Two friends asked me for this recipe this week. It must be a sign that its cooling off here in central Texas if folks are considering turning their ovens on! Anyway, by apparently popular demand I give you “far Breton”. Imagine that Yorkshire pudding married crepe Suzette and they had a baby… On second thought, never mind, that would probably just cause an international incident of some sort.
Far Breton is an eggy, rich, dense puddingesque breakfast, snack and/or dessert. Does that help explain it? It would be a custard or flan but for the flour. It would be a pancake but for the lack of rising agent and the proportions of liquid to dry. It is made with a very thin batter, and bakes up sort of like a sweet failed popover. Hmmm…. it really tastes much better than that sounds. Honest!
Here’s the nice thing. This is incredibly easy to make, and while it is “oooohhhhhhh”-worthy right out of the oven, it needs to sit and set before it is dished up, so there is none of that worrisome soufflé business of rousing your guests if they’re late to the table for breakfast or rushing dinner guests to get to dessert. Timing is *not* of the essence with this dish.
I use my “verre utile” when I make far Breton. I brought it back from France and it really is a handy thing.If you measure all the dry ingredients first you only need this one measure for the entire recipe, none of that wet measure/dry measure foolishness. Simple.
The only trick to this is that I cut the prunes in half both to make them smaller bites and to be really sure that there are no pits. I’ve had amazingly bad luck with olive pits, cherry stones, and the like, so I’m cautious. And, if the prunes seem a bit over dry, you can macerate them in a bit of rum or brandy for an hour or so before getting started with the actual prep. Mmmm…
So, here’s the recipe in French with my translation and notes in parentheses. Try it, and let me know what you think!
Nombre de personnes : 6 (serves 6)
Difficulté : Facile (difficulty : easy)
Préparation : 10 min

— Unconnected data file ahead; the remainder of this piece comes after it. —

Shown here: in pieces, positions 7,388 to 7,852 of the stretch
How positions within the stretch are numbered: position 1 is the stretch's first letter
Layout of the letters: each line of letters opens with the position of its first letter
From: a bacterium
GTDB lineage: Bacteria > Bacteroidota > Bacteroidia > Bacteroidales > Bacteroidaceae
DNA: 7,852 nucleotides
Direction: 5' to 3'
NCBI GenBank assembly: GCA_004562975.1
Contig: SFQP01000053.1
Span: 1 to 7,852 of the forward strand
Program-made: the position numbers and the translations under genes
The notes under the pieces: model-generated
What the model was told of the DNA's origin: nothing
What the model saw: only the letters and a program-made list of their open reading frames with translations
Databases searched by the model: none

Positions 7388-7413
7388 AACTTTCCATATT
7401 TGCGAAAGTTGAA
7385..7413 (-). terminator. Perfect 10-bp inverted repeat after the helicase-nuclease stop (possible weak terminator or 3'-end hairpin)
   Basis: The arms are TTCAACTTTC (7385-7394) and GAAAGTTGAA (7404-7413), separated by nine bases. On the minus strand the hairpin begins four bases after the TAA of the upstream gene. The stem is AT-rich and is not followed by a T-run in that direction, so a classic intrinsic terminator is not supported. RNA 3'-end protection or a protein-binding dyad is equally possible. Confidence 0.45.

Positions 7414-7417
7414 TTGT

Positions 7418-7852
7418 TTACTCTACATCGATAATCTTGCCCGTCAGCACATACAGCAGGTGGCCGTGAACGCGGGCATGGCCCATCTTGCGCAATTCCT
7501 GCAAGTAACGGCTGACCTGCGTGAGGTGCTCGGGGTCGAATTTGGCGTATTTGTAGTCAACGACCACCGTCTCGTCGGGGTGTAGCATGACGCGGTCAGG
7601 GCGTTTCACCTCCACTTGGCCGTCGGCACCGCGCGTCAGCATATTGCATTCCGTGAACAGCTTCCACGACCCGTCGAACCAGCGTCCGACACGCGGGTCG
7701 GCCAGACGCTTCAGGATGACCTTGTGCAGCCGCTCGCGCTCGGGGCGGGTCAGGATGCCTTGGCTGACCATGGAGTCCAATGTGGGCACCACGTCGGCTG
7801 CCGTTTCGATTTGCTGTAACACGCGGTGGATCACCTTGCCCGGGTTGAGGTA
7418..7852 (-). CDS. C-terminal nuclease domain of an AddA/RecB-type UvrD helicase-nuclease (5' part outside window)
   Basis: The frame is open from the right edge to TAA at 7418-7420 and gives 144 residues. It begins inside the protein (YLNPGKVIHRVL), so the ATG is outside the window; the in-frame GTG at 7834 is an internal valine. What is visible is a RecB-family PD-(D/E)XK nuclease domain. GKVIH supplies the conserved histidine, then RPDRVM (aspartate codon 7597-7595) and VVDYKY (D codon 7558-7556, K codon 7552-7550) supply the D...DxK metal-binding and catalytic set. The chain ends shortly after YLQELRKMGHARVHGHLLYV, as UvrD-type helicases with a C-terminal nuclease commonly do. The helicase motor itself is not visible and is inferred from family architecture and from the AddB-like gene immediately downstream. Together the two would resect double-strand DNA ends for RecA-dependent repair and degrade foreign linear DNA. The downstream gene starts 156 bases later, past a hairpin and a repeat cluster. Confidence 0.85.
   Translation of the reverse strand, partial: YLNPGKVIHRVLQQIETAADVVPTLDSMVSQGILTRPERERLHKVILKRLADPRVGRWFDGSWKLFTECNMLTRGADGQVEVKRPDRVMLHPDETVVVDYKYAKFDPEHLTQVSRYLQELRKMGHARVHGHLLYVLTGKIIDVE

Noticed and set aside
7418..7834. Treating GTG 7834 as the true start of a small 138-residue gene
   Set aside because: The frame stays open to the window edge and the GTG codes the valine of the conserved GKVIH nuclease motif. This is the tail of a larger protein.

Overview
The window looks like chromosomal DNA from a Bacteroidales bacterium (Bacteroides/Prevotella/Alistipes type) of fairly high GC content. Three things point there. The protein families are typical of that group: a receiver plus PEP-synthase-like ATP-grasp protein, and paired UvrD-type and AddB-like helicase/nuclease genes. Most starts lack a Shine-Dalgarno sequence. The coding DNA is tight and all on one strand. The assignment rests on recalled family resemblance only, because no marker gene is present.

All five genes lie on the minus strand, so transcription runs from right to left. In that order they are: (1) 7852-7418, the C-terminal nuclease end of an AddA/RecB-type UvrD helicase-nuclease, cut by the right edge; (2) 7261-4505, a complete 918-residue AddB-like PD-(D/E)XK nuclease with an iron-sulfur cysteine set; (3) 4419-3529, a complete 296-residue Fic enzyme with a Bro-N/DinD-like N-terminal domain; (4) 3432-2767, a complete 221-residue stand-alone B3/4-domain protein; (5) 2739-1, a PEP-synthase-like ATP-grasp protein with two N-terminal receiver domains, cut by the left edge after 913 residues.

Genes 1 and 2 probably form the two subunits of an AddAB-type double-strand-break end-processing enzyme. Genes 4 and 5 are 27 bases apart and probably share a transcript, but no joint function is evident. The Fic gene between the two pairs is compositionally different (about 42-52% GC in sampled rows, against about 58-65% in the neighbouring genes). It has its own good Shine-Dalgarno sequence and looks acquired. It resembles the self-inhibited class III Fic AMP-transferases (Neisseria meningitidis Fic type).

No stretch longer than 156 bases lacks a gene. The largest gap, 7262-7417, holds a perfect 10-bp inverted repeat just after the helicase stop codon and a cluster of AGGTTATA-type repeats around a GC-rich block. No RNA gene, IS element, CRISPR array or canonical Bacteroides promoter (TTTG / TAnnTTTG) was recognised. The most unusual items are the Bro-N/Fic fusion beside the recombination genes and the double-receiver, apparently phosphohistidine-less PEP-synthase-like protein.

Cuisson : 45 min (cooking time : 45-50 minutes)
100 g de sucre (1/4 C sugar)
125 g de farine (2/3 C flour)
3 oeufs (3 eggs)
1 sachet de sucre vanillé (1 packet of vanilla sugar* or 1 t vanilla extract)
1/2 litre de lait (2 C milk (2% or whole))
des pruneaux (about 15 prunes, cut in half)
une cuillerée à soupe de rhum (1 T rum or brandy optional)
(pinch of salt)
(Preheat the oven to 350F Butter a glass or ceramic oven-proof baking dish and scatter the cut prunes over the bottom.)
Faites tiédir le lait. Mélangez le sucre, la farine, les oeufs, le sucre vanillé et le lait chaud. Versez dans un plat beurré et enfournez 45 minutes th. 6 (180°C).
Warm the milk to “baby-bottle” temperature. In a mixing bowl whisk together the dry ingredients. Add two of the eggs, one at a time and whisk in. Add about 1/3 of the warm milk and continue to mix. Add the remaining egg and the vanilla extract.
Mix, and add the rest of the milk. The ideal is a thin batter with *no* lumps. Pour this over the prunes in the baking dish, and bake at 350 for 45-50 minutes until lightly brown and puffy. Do *not* open the oven door to peek. Its one of *those* recipes… it *will* fall! Show it off if your guests haven’t already crowded around to see, but let it rest for at least 15 minutes before cutting it into serving portions.
*Vanilla sugar is available in the bakery aisle in many grocery stores, usually in packages of 3 or 4 packets each. If you enjoy the flavor and you bake enough to make it worth your while, you can buy a vanilla pod or two to submerge in your sugar canister. It takes a while for the flavor to really soak into the sugar, and it is not as intense as store-bought vanilla sugar, but it works fine.
I think this is, by far (ok I’ll stop) one of the easiest desserts I know. You can dust it with powdered sugar, serve it with ice cream, or just enjoy it straight up. Yum and bon appetit!